Another element to the game that was emphasized by our hosts is the fact that the locations in the game world where battles take place actually matter a lot. Each location, from the iconic to the mundane, include multiple areas, and each area in each location has its own strategically significant elements to them, so you will not be fighting the same way, or using the same strategies in each location! Actually it would be more sensible to say that you shouldn't be fighting the same way in each location, because from what we saw in the demo gamers who learn to adapt to each environment and seek out the strengths it offers their particular character -- and the weaknesses that each location presents to their enemies -- will often have a significant impact on the battle and how it concludes.
In many ways that game sort of feels like it took the best elements and what they learned from Mortal Kombat and the other titles that they have created, but in the doing of it they made a conscious choice not to chain the player into that well-established model, and all to the better since despite the several points where a move or a strategy made us think of Mortal Kombat, the fact that this title has its own personality and -- perhaps more important -- imprints that fact on players quickly ended up being noticed more than any similarities in the fighting style between the titles.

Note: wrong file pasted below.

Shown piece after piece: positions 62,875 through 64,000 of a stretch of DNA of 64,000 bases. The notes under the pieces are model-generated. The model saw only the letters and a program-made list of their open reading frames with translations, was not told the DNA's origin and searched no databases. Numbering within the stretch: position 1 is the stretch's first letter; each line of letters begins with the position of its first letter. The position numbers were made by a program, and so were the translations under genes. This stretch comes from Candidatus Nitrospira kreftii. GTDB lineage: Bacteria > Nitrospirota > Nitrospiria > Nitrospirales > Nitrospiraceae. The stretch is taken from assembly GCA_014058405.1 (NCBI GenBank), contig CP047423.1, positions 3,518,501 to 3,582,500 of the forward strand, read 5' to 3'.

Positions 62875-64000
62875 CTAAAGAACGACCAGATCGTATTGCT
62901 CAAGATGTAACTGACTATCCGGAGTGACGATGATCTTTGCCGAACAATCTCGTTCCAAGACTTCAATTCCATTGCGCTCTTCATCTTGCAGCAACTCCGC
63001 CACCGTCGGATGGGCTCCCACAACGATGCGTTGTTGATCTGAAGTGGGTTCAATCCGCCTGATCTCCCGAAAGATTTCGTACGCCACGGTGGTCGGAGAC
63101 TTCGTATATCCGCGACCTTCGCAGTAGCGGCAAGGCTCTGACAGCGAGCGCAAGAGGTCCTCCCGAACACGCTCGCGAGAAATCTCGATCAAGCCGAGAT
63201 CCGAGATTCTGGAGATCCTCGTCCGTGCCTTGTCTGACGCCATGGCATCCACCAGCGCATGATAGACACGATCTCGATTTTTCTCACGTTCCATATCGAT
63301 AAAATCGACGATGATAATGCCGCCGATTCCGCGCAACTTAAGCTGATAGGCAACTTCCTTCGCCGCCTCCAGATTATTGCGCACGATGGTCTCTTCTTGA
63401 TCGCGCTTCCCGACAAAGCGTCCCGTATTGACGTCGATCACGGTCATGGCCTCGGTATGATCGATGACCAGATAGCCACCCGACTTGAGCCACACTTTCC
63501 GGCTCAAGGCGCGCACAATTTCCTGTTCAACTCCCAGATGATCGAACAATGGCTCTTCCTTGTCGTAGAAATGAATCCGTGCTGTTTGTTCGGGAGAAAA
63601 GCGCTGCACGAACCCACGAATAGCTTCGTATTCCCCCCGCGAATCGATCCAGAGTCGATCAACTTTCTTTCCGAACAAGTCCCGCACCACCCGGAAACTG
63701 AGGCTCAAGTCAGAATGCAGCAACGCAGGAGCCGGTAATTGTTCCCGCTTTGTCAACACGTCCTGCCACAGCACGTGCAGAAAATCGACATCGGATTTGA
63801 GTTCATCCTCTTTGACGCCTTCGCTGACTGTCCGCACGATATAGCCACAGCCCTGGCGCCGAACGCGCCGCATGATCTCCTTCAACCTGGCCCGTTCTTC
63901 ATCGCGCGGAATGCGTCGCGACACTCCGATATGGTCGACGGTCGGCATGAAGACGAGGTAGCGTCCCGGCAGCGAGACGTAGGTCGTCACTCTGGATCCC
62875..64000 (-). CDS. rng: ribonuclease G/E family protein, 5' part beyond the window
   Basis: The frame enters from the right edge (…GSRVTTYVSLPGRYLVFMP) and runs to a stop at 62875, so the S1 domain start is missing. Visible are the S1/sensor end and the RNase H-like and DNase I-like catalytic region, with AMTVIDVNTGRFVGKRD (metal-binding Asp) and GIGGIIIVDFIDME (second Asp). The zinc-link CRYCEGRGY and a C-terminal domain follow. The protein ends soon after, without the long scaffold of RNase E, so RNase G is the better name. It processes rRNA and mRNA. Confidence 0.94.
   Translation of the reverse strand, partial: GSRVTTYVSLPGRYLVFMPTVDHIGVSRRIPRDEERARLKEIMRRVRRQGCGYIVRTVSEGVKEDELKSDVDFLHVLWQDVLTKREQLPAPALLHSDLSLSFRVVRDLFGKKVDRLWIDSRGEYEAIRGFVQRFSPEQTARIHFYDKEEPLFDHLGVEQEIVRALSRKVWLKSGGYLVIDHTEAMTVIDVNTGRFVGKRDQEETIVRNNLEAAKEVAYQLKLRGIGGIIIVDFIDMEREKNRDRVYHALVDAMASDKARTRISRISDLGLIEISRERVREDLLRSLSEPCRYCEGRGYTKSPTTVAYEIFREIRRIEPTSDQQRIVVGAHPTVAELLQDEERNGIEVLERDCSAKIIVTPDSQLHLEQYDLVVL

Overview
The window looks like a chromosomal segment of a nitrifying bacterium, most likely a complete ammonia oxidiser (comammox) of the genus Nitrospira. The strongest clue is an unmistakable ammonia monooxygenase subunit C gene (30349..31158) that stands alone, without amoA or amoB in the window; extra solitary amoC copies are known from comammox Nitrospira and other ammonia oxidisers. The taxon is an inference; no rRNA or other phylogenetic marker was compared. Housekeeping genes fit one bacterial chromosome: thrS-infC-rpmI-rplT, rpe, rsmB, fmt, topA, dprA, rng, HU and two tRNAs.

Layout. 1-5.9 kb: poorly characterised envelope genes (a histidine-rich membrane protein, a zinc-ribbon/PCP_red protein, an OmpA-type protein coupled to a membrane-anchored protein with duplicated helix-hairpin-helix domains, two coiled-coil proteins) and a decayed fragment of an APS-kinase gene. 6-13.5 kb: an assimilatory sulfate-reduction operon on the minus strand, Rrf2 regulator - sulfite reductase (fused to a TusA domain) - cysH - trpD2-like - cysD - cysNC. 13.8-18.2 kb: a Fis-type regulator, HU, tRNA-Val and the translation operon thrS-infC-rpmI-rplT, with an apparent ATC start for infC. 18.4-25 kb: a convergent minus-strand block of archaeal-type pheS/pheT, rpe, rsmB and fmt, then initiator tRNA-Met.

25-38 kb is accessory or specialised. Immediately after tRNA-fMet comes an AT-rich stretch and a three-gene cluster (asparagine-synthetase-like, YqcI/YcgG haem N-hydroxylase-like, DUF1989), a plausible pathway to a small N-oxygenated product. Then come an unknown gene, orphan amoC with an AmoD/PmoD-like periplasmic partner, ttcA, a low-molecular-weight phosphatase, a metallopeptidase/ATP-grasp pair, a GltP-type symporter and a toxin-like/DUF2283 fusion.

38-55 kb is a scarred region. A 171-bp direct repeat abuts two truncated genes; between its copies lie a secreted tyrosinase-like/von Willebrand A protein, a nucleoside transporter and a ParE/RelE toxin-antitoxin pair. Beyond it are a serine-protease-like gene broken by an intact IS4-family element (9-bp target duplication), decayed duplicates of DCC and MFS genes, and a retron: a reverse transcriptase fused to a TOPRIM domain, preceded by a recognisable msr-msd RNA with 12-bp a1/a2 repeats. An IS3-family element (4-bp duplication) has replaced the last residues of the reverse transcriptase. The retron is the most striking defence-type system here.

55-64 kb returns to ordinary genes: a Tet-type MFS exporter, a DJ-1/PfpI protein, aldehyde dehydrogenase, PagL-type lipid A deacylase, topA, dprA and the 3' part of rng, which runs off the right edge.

What we took away from our hand's on and briefing for Injustice at E3 is a mixed bag as far as what constitutes important elements of the game... A lot of emphasis has been placed on the notion that the characters in the game have gone slightly off the rails and are behaving as the almost spiritual opposite of their well-established personalities -- and hey that is a significant element of the game and its story, don't think we are downplaying that -- but in the end, and after carefully considering both what we saw and what it means, we are left with one golden thought: for the first time in a long time gamers are being given the opportunity to indulge their superhero fighting fantasies (and urges) in a way that they have never been allowed to do so before in a video game. And how cool is that?